More than 100 million US adults are now living with diabetes or prediabetes, according to a new report released by the Centers for Disease Control and Prevention (CDC). As of 2015, 30.3 million Americans—9.4% of the US population—have diabetes. Another 84.1 million have prediabetes, a condition that if not treated often leads to type 2 diabetes within 5 years. Diabetes was the seventh leading cause of death in the US in 2015. People with diabetes are at increased risk of serious health complications including premature death, vision loss, heart disease, stroke, kidney failure, and amputation of toes, feet, or legs. In 2015, an estimated 1.5 million new cases of diabetes were diagnosed among people ages 18 and older. Nearly one in 4 adults living with diabetes—7.2 million Americans—didn’t know they had the condition.
Only 11.6% of adults with prediabetes knew they had it. Rates of diagnosed diabetes increased with age; among adults ages 18 to 44 years, 4% had diabetes; among those ages 45 to 64 years, 17% had diabetes; among those ages 65 years and older, 25% had diabetes. Rates of diagnosed diabetes were higher among American Indians/Alaska Natives (15.1%), non-Hispanic blacks (12.7%), and Hispanics (12.1%), compared to Asians (8.0%) and non-Hispanic whites (7.4%). Diabetes’ prevalence varied significantly by education. Among US adults with less than a high school education, 12.6% had diabetes; among those with a high school education, 9.5% had diabetes; and among those with more than a high school education, 7.2% had diabetes. More men (36.6%) had prediabetes than women (29.3%). Rates were similar among women and men across racial/ethnic groups or educational levels. The southern and Appalachian areas of the US had the highest rates of diagnosed diabetes and of new diabetes cases.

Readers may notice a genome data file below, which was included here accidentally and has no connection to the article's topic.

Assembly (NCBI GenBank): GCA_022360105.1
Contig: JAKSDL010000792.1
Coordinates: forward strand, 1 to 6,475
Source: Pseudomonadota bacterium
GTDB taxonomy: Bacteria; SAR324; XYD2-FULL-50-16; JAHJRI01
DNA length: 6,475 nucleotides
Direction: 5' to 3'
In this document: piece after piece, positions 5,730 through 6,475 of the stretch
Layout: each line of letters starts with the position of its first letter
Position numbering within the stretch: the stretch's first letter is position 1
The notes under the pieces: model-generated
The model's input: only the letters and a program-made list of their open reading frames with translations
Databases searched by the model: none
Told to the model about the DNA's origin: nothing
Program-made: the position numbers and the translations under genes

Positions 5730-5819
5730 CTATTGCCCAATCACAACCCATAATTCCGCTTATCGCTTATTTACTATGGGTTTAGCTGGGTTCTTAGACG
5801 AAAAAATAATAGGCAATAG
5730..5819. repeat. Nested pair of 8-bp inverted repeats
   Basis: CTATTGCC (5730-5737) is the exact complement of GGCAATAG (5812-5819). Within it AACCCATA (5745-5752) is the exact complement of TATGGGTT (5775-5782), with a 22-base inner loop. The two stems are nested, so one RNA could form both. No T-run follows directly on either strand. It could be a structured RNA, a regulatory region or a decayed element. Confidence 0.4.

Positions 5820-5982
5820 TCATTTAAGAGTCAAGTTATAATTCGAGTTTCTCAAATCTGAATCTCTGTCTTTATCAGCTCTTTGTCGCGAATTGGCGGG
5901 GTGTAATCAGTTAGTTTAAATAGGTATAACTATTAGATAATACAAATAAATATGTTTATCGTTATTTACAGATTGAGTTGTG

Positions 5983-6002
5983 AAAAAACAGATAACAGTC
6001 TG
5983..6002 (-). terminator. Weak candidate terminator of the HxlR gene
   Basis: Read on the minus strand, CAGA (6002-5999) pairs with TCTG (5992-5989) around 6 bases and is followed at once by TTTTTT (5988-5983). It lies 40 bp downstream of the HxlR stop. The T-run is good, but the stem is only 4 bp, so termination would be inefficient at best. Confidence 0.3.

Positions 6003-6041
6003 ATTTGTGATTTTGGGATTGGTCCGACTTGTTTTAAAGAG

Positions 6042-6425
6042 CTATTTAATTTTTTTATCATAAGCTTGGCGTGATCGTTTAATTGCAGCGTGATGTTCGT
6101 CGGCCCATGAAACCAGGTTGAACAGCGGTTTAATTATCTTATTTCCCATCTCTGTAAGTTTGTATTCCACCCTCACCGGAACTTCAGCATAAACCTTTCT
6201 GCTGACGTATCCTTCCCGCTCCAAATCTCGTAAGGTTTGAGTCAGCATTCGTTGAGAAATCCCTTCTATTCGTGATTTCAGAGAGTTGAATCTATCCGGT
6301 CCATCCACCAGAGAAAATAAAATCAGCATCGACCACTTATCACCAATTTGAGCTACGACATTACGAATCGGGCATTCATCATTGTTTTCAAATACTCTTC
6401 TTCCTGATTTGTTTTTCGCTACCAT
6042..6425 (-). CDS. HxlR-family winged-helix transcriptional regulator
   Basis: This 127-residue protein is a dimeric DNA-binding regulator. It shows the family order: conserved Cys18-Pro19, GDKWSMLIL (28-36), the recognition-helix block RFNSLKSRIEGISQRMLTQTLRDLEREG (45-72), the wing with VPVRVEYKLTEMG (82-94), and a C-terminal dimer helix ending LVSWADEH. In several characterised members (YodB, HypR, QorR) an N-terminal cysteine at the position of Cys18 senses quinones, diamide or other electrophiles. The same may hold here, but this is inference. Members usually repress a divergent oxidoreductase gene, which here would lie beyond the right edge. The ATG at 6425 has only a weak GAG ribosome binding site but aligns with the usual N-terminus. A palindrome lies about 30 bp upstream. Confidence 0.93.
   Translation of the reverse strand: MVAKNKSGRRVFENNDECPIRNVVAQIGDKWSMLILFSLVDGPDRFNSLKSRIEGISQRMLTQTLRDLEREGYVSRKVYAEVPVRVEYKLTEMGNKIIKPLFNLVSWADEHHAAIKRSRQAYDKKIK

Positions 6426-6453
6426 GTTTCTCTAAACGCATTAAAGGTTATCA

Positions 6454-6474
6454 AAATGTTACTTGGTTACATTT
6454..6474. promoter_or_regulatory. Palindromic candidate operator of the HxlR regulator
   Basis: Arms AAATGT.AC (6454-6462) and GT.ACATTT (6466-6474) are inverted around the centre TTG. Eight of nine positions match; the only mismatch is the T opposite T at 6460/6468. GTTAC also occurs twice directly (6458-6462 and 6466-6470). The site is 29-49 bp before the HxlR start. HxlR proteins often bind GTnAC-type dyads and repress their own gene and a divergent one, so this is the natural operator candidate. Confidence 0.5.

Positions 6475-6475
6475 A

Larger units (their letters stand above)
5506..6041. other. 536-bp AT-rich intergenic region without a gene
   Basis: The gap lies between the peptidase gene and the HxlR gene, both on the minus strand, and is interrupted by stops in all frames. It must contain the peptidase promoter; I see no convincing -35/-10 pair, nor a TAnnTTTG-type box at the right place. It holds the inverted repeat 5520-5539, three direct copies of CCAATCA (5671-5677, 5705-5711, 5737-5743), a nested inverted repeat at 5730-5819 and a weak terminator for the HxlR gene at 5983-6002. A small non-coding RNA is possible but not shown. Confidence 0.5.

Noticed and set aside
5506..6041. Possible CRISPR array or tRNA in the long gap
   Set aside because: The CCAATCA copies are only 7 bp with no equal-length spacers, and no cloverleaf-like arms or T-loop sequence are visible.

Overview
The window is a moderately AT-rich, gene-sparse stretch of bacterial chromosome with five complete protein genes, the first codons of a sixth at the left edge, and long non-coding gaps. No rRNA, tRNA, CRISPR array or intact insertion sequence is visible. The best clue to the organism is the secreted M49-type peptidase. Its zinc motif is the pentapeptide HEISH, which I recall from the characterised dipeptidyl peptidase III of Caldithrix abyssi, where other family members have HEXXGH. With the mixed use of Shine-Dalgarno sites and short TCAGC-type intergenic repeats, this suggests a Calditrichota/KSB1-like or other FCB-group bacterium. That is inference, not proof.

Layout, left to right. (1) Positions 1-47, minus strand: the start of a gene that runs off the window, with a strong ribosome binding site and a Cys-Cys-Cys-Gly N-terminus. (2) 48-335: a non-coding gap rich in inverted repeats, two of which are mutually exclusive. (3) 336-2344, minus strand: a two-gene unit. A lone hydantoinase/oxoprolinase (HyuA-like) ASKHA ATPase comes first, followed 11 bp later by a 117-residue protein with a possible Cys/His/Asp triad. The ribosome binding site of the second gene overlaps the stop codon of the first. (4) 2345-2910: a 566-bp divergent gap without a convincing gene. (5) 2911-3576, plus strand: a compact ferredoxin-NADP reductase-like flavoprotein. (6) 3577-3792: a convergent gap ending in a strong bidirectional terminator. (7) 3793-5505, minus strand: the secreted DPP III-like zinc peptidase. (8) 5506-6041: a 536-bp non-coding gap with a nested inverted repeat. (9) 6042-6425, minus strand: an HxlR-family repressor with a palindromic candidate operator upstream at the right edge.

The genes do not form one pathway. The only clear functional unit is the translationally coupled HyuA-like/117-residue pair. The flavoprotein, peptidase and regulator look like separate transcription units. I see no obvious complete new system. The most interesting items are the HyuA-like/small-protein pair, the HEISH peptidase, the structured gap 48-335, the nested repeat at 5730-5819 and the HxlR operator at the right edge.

(Source: CDC, July 18, 2017)